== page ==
A New Face in the Snakepit (14)

XIV. Everything had worked as Stalin expected, but Stalin was surprised by the fierceness of the German attack: in a matter of weeks, the Soviet forward armies, caught in their offensive stance and unprepared for defense, were surrounded and destroyed piecemeal: millions of Soviet soldiers were taken prisoners, and vast regions were occupied by Axis troops.

In some of those regions, say the Baltic countries, the Germans were taken as liberators, and local recruits joined the enemy in large numbers; in other regions, guerrilla groups were formed behind the lines to continue the resistance; in all of them, the Nazi murder machine worked at full speed, sweeping everything on its path.

Over that summer, the front quickly moved closer to Moscow, as the Soviet divisions collapsed one after the other. The Tukhachevsky purge had removed most experienced field commanders from the Red Army, and their positions had been filled with political appointees and friends of several Kremlin factions, whose military skill was unrelated to their military grades. Plus, the invasion had laid bare the inadequacies of the Soviet economy, unable to feed and supply millions of men and women under arms.

Kiev fell, the Axis troops penetrated deep into the Ukraine, and Stalin started to realise that, after all, there was a chance that Hitler’s army wouldn’t simply bleed to death in the Soviet vastness, but could actually succeed and conquer the whole country, or at least its European portion. With a full-blown crisis in his hands, Stalin reorganized several key ministries, and ordered the transfer of entire industries to the Ural region, well east of Moscow, to ensure that the fight would continue even if the capital fell. Useless but well connected generals were stripped of their commands and younger, more capable generals with no political god-parents were appointed to replace them. Stringent, Soviet-style directives were issued to field armies: not another inch would be given up. The German invasion had to be resisted to the last man. The survival of the Soviet Union, and more than that, was at stake.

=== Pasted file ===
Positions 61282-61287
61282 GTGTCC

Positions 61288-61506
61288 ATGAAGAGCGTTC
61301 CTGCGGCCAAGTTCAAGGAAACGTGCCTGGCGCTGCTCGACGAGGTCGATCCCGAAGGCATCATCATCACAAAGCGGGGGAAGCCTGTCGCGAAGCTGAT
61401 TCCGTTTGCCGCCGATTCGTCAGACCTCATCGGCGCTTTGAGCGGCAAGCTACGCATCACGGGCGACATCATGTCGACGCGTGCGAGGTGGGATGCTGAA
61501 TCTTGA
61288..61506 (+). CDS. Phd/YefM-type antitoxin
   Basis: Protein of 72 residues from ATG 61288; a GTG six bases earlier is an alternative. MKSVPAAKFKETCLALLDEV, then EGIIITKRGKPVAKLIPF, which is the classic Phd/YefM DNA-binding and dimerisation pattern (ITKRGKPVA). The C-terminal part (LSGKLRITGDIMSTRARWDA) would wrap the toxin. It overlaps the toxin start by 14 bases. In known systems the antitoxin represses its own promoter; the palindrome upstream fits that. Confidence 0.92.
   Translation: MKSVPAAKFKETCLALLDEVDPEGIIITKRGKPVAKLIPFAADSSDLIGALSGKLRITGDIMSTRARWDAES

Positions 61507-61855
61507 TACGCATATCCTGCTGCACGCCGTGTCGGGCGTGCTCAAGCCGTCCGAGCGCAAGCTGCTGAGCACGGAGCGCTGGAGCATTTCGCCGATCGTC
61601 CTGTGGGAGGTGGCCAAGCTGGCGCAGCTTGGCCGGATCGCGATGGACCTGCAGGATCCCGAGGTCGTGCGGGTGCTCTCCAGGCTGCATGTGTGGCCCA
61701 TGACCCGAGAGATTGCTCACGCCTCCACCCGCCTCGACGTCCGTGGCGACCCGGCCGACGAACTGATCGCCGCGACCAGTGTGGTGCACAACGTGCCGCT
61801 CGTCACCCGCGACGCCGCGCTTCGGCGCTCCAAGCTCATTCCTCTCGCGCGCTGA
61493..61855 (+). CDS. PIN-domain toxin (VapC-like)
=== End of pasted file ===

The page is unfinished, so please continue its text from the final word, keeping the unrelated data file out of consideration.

The crisis lasted well into the Fall, with German armies approaching Moscow from the west, despite the early arrival of wintery cold and snow. However, the German offensive petered off at that point, unable to overcome the weather and the desperate resistance of the Soviet armies packed in front of the capital. Stalin cancelled the emergency plans for an evacuation of the Kremlin; on December 12, he ordered champagne to celebrate the Japanese attack on the American naval base of Pearl Harbor, which forced the U.S. entry in the world war.

With the Americans on board and supplying enormous amounts of military hardware by sea, everything was much easier in 1942. The Axis army mounted a respectable summer offensive that took the front to the downtown of Stalingrad, and the feet of the Caucasus; but the Soviets were well-prepared to hit back, and that they did in September, when Stalin approved two large-scale offensives devised by a young, brilliant general named Zhukov: Operation Uranus sought to roll back the Axis’ central army group just southwest of Moscow, and resulted in a costly fiasco, due to the stiff resistance offered by the German troops there; however, Operation Mars brought about the collapse of Romanian and German armies around the Stalingrad perimeter, and the complete encirclement of hundreds of thousands of top Germans troops inside.

In early 1943, the Sixth German Army of Stalingrad – now reduced to a few tens of thousands of starved, defeated survivors – gave up hope and surrendered. The war was won, even if the Nazis would refuse to concede defeat for two more years.

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About David Roman

Communicator. I tweet @dromanber.
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